New construction technology to create boundless possibilities
The Government has been encouraging the construction industry to proactively adopt innovation and technology to enhance productivity, built quality, site safety and environmental performance. The Construction Innovation and Technology Application Centre (CITAC) of the Construction Industry Council (CIC) earlier unveiled a new round of exhibition featuring a total of 40 innovation and technology exhibits, many of which are innovative mechanical inventions and adopt high-end construction technology. This time, accompanied by the Executive Director of the CIC, Mr CHENG Ting-ning, Albert, and a manager of the centre, I have invited the Under Secretary for Development, Mr LIU Chun-san, to visit the centre and introduce to you some exhibits in particular.
Striving to enhance site safety
Innovation and technology development is the global trend. The construction industry must keep abreast with the times, introduce new techniques and adopt new technology. According to Mr Albert CHENG, the industry has proactively used smart tools and adopted mechanised processes in recent years to enhance site safety and improve the working environment. That’s why the centre is showcasing a number of related exhibits such as the IoT (Internet of Things) for Smart Helmet and the Proximity Safety Alarm System.
The IoT for Smart Helmet may just look like an ordinary safety helmet that workers wear every day. In fact, it is installed with sensors to monitor the body temperature, heart rate, etc of workers in real-time and the data is immediately transferred to the site safety officers to monitor the workers’ health. This exhibit, being the second generation and an improved version, is lighter than the first generation. As regards the Proximity Safety Alarm System, it is a system that makes use of the Radio Frequency Identification technology. Whenever a worker walks into a danger area, a sensor in the operation cabin of the machine will trigger an alarm to alert the operator to stop the machine to prevent an accident from happening.
Many local products of scientific research
One small step for innovative technology today, one giant leap for the future development of the industry! Quite a number of exhibits in the centre are technologies applied by local start-up enterprises and universities. For example, the Artificial Intelligence technology applied by the Hong Kong Polytechnic University (PolyU) allows the management to analyse the working conditions of construction workers in real-time to monitor site safety. Once the system detects that a worker has forgotten to wear his safety helmet, it will alert a site safety officer to take action to remind the worker of work safety.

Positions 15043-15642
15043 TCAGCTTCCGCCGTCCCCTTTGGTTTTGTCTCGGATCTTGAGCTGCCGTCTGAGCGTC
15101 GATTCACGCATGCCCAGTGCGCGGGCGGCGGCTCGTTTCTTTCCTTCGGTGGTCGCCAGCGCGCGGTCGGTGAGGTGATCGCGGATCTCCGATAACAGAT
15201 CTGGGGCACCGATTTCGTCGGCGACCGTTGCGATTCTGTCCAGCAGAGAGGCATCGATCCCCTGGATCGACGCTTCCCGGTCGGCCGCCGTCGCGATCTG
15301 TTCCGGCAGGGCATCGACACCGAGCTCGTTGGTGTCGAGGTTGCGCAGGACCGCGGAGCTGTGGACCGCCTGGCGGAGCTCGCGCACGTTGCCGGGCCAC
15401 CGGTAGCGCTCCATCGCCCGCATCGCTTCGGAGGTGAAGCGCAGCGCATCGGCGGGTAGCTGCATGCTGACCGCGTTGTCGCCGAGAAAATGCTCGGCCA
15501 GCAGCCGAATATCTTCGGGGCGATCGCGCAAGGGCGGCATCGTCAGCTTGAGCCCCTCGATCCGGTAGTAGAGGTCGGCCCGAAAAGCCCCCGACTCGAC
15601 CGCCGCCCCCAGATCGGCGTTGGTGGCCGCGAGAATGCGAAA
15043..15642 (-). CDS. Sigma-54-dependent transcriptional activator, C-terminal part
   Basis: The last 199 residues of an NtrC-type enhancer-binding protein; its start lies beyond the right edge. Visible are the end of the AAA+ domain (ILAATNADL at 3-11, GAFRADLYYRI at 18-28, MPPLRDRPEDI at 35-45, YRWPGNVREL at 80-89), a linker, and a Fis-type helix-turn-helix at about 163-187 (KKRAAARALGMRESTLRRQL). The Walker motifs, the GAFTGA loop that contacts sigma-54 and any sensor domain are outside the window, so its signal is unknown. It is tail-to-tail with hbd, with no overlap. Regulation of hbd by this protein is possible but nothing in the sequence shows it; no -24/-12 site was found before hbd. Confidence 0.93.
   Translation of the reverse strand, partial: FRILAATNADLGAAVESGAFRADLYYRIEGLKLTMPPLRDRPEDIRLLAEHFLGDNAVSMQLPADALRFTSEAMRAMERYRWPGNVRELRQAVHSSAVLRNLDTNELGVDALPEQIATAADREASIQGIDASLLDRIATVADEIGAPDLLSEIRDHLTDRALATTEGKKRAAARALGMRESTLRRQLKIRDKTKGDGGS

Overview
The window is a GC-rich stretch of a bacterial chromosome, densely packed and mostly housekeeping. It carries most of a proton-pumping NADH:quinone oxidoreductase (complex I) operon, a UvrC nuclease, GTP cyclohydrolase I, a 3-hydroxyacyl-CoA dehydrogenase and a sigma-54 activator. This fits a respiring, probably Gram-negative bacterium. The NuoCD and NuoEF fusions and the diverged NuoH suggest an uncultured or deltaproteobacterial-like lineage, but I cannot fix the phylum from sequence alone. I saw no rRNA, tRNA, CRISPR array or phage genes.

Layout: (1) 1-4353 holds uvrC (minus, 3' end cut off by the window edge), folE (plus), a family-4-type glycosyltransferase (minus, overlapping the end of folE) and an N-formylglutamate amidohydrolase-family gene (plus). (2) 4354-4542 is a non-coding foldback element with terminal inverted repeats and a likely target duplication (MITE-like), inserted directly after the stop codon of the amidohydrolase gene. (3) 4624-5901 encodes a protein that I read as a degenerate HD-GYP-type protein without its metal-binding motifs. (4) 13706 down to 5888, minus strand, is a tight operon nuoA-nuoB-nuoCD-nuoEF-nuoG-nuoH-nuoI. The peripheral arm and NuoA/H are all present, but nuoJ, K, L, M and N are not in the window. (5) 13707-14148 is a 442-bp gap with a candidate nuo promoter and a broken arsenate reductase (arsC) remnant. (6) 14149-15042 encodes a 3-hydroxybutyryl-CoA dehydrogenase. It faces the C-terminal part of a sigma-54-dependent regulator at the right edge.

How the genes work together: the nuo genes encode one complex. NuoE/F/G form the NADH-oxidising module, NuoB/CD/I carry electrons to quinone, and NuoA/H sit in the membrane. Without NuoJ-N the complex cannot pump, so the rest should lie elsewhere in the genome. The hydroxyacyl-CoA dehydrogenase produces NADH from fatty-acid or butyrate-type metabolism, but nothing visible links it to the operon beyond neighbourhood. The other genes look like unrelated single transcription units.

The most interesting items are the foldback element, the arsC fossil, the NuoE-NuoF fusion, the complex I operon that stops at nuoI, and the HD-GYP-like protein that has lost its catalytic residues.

Regarding the Mixed Reality (MR) technology applied by the Hong Kong University of Science and Technology, it is something different from the Virtual Reality (VR) technology. We have Pokémon Go, a popular mobile phone game, as an MR example. When you look at construction facilities or parts with a pair of HoloLens that looks like goggles, you will see relevant simulated images and information on the physical objects, thanks to the MR technology. For example, the technology will show you whether the pipes are water pipes, gas pipes or electrical pipes, offering other relevant information such as the sizes of the pipes and even the direction of the water flow in the pipes. This application software facilitates inspections and maintenance of building facilities.
Helping enhance productivity
Among the exhibits, many are also utilising mechanised processes to enhance productivity. Examples are the “automatic wall plastering machine”, “multifunctional façade and exterior finishing robot”, “power assist suit and power-driven cart”. Traditional wall plastering is a manually-based process, which nonetheless varies in quality with the problem of uneven plastering. The “automatic wall plastering machine”, however, is remotely controllable and fully automatic. With the auto positioning system, the machine can position itself at accurate locations and cover a wider area each time as compared to the manual approach, and it is capable of plastering from ground level up to a height of five metres at one time.
Similarly, the “3D printed structure” technology utilises a 3D printer to extrude concrete material layer-by-layer from the nozzle to construct a 3D concrete façade, allowing workers to dispense with the traditional construction method using formwork. The pavilion in the centre was precisely printed out with this technology in just three hours, saving both time and costs. The technology is also applicable to customised buildings and landscape components.
More than 100 fund applications received
Since the CITAC was established in November 2017, more than 9 000 visitors have been recorded over the past year, which indicates that the centre has performed its function of showcasing the construction industry’s innovative technologies and related products. The Government has been taking the lead in promoting the application of innovation and technology. Among others, the $1 billion Construction Innovation and Technology Fund was launched for application in early October last year, to encourage wider adoption of new technologies in the industry to enhance construction safety. The fund will also support practitioners and tertiary students to learn the latest technologies, enhance their capability to harness technology and cultivate innovative thinking. In just three months’ time, more than 100 applications have been received, of which 28 have been approved.
I look forward to working together with the construction industry to take it to a new height with the use of creativity, active development of innovation and technology, as well as the enhanced research on and wider use of construction technology.
13 January, 2019